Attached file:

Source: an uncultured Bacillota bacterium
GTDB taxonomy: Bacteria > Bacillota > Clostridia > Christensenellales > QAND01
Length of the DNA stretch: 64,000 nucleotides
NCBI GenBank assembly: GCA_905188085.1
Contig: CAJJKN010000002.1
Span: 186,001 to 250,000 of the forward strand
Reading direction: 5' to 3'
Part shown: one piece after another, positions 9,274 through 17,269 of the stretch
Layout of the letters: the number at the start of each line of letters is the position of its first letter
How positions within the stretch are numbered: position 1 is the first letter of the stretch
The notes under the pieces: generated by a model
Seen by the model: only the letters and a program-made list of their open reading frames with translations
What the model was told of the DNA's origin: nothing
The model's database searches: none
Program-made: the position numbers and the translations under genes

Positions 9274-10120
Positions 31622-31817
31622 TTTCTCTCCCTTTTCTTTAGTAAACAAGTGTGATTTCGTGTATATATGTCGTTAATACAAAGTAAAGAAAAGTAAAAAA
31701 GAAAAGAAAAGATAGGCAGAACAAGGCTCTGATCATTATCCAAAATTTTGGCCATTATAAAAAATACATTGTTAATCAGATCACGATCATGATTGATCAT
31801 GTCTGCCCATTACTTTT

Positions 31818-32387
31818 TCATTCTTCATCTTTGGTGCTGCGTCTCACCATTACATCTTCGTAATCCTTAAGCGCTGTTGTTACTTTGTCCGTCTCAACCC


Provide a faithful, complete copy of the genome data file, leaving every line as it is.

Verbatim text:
Source: an uncultured Bacillota bacterium
GTDB taxonomy: Bacteria > Bacillota > Clostridia > Christensenellales > QAND01
Length of the DNA stretch: 64,000 nucleotides
NCBI GenBank assembly: GCA_905188085.1
Contig: CAJJKN010000002.1
Span: 186,001 to 250,000 of the forward strand
Reading direction: 5' to 3'
Part shown: one piece after another, positions 9,274 through 17,269 of the stretch
Layout of the letters: the number at the start of each line of letters is the position of its first letter
How positions within the stretch are numbered: position 1 is the first letter of the stretch
The notes under the pieces: generated by a model
Seen by the model: only the letters and a program-made list of their open reading frames with translations
What the model was told of the DNA's origin: nothing
The model's database searches: none
Program-made: the position numbers and the translations under genes

Positions 9274-10120
Positions 31622-31817
31622 TTTCTCTCCCTTTTCTTTAGTAAACAAGTGTGATTTCGTGTATATATGTCGTTAATACAAAGTAAAGAAAAGTAAAAAA
31701 GAAAAGAAAAGATAGGCAGAACAAGGCTCTGATCATTATCCAAAATTTTGGCCATTATAAAAAATACATTGTTAATCAGATCACGATCATGATTGATCAT
31801 GTCTGCCCATTACTTTT

Positions 31818-32387
31818 TCATTCTTCATCTTTGGTGCTGCGTCTCACCATTACATCTTCGTAATCCTTAAGCGCTGTTGTTACTTTGTCCGTCTCAACCC